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Jack the Ripper ¨C History Coursework

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Introduction

Jack the Ripper - History Coursework 1. From Source A you can learn a few points concerning the murder of Polly Nichols in 1888. The most obvious is the fact that she was murdered in London; 'startled London'. This also shows that the news of her murder completely shocked and appalled the city, people obviously found it hard to believe that someone with so little money such as a prostitute would be murdered. The Source teaches us that she was incredibly underprivileged and deprived before she died as you can see when they mention she is the 'poorest of the poor'. It is clear from this passage that there was not an obvious motive and she was not robbed of anything, 'no adequate motive in the shape of plunder can be traced'. This could mean that it was someone she knows if there was no theft but it could just as easily be a stranger. The article also shows that it was a particularly violent murder with a lot of effort involved; 'extraordinary violence' which they believe to be a peculiar feature. This helps us to conclude that that the murder was committed by an unsound mind, as source A says; 'the work of a demented being'. ...read more.

Middle

This source therefore says that it was the police's fault that the Ripper was able to avoid capture and such sites of 'evil' were encouraging such behaviour. 4. Source F shows a police leaflet published after the murders of Elizabeth Stride and Kate Eddowes. It shows that the police were appealing for witnesses to either of the murders. As there was nothing like CCTV in the 19th Century witnesses are what the police relied upon and leaflets were good ways to appeal for them. The leaflet was issued on the 30th September 1888; this was after the murders of Elizabeth Stride and Kate Eddowes. The police believed this was the third murder committed by the 'Ripper'. Judging by this source they didn't take matters seriously enough until there were 3 believed murders. Detectives seem to have decided from their evidence that the murderer was 'someone residing in the immediate neighbourhood' though this isn't necessarily true. One big problem about the leaflet that it gave no description; this could be due to conflicting descriptions or so not to encourage liars. From Source G you can see that the police wanted to give out rewards to help find the Ripper but the Home Secretary believed that this might affect the validity of information received. ...read more.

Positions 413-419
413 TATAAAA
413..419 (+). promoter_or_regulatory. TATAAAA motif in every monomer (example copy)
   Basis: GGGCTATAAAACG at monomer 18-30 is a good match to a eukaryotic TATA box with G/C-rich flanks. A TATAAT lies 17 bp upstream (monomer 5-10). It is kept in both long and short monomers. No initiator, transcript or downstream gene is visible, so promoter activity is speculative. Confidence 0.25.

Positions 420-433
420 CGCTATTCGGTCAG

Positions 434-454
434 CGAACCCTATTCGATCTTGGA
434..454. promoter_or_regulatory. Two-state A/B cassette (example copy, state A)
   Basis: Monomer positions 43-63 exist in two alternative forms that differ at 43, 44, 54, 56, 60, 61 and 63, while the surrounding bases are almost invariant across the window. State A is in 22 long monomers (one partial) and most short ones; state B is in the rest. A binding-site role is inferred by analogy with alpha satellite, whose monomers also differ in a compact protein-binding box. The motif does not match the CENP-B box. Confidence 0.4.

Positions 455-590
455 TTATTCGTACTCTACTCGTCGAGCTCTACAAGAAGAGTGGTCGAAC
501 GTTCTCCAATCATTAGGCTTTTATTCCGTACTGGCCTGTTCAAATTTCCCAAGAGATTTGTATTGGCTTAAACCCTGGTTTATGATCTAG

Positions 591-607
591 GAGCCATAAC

Conclusion

Whitechapel was a red-light district; screams were not uncommon and therefore went unnoticed. The area had a network of narrow streets as you can see from the map in Source I and as it is written in Source E. The houses were close together and most of the sites of the murder were out of the way as you can see in Source J. By performing the crimes in such an area at night time it is not hard to understand why it went unnoticed. Jack the Ripper was quite clever when killing his victims; he cut them so that their blood would not splatter him, leaving him clean. The police could have done so much more to make their investigation successful, but there was an incredible amount against them. Source H speaks of how cleverly planned the murders were. As well as this there was no possibility of using the techniques we rely upon nowadays such as DNA, fingerprints and CCTV. Nevertheless, as Source E mentions, little was done by the police to improve safety on the streets in Whitechapel and clear away the brothels. The police force were clearly not prepared and did not expect such evil acts and wrongly estimated the severity of the case and therefore didn't do enough to prevent more murders. By the time they did realise, it was too late and nothing else could be done. ?? ?? ?? ?? Lauren Bennie ...read more.

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